Restoring Dot Matrix Printer Cartridges For 2023

The noise of a dot matrix printer is probably as synonymous with 1980s computing as the modem handshake would become with the desktop experience a decade or more later. But unlike the computers that would have driven it, a dot matrix printer can still be a very useful device here in 2023. And why not? They’re cheap to operate and can produce surprisingly good quality when paired with suitable drivers. There is a snag though; while cartridges for popular models can still be found, there are plenty whose consumables are long gone. [Drygol] had an Apple ImageWriter II with exactly that problem, and after finding all his cartridges were non-functional, took a look at how to bring them back.

Inside a dot matrix cartridge is a fabric ribbon similar to the one that might once have been found on a typewriter. It’s not on a roll but folded into the space, and it’s drawn through by a pair of rollers. Not only had the ink on the fabric dried out, but the foam on the rollers had also disintegrated. Some careful dismantling, and a solution presented itself in the form of O-rings to replace the rollers. Those and a bit of mineral oil to soften the ink had the vintage Apple printing again as though it was the ’80s once more.

It’s a subject we’ve looked at before, as it turns out WD-40 makes a good ink solvent.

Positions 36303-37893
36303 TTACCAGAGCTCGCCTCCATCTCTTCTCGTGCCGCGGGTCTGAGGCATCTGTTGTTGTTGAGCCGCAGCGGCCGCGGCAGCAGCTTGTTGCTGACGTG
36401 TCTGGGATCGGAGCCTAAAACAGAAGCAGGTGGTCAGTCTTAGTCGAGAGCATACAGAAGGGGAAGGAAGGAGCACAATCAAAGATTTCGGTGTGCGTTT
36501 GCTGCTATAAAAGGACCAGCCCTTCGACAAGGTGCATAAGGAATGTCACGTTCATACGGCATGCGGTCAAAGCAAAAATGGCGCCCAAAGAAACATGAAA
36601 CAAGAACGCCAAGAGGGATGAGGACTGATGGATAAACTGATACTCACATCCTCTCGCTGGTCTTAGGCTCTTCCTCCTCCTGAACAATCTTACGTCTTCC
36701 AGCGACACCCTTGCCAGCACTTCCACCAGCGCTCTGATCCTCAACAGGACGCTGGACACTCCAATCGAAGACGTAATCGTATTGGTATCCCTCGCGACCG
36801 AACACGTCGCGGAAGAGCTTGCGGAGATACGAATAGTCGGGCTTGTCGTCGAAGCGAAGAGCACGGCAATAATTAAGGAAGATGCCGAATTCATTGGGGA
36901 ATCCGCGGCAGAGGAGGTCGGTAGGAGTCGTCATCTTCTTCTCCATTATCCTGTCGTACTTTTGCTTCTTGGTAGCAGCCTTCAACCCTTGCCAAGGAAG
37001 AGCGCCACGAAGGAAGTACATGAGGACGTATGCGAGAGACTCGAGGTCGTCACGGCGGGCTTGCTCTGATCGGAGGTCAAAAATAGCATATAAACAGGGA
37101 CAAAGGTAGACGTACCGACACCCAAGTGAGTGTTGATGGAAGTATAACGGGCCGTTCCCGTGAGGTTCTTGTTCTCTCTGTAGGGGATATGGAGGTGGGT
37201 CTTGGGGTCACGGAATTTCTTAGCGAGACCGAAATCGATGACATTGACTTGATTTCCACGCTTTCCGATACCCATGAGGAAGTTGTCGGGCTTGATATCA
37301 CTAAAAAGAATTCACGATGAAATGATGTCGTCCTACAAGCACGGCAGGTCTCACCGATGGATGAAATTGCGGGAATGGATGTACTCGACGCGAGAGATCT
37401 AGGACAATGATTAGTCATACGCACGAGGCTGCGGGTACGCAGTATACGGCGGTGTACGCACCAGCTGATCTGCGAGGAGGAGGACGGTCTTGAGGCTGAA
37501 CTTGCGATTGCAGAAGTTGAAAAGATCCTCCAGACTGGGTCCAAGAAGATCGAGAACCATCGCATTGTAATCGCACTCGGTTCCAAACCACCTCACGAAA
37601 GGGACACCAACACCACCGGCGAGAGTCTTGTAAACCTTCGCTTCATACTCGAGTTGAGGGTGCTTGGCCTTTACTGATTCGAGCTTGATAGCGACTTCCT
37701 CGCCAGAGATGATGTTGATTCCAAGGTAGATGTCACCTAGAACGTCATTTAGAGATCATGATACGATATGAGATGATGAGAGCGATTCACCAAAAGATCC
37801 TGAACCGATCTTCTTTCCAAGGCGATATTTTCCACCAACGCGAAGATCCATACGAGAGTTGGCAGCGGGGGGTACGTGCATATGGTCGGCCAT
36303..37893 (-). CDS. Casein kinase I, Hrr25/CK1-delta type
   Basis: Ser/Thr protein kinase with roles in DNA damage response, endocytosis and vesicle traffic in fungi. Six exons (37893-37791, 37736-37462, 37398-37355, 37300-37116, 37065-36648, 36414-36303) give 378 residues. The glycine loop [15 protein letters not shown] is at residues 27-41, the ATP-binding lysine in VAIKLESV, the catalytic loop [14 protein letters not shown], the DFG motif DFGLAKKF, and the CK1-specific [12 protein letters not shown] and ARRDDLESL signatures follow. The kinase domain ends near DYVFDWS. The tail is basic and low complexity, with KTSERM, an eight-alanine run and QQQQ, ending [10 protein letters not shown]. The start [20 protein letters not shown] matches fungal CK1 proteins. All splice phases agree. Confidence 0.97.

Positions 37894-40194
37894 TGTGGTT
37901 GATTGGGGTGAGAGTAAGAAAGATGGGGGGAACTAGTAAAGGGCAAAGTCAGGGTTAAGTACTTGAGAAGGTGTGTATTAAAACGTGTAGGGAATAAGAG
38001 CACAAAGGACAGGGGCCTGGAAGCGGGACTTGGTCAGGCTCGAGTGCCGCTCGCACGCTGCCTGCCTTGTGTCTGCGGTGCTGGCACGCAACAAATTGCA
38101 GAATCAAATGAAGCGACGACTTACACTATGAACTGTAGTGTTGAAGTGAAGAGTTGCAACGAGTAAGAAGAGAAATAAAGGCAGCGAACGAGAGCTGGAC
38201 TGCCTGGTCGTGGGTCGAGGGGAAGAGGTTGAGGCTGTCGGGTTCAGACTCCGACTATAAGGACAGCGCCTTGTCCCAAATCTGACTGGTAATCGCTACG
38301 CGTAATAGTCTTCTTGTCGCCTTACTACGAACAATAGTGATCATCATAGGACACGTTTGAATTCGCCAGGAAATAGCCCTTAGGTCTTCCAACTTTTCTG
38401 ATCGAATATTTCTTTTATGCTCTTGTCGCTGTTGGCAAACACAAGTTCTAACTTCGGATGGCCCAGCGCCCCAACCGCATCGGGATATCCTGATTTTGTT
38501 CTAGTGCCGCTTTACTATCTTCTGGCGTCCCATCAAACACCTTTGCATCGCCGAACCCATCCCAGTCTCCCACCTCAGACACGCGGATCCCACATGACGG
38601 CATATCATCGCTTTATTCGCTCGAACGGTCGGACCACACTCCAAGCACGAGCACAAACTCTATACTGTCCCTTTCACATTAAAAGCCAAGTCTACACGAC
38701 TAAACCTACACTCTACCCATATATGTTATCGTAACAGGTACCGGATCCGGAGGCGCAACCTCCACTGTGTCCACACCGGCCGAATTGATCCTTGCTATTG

17 thoughts on “Restoring Dot Matrix Printer Cartridges For 2023

  1. I still have my ImageWritter II from the 2e days. It’s been awhile since I had it out but it was still working enough to show off the thunder scanner.
    The a2m0077 cartridges are still being produced, both in “scrunchy” continuous feed and newer(?) “spooled” versions, the latter usable with current day ribbon reinking machines.

    I’m not sure if I even have my last color ribbon. I lost track of it after numerous wd-40 treatments and no straight forward ways in sight to reink the thing.
    I just assumed its color printing days were long lost to the past together with memories of printshop banners and massive 100-page binders of clipart previews

  2. I confess to a deep desire to return to dot matrix, sturdy, reliable, cheap per page, permanent ink.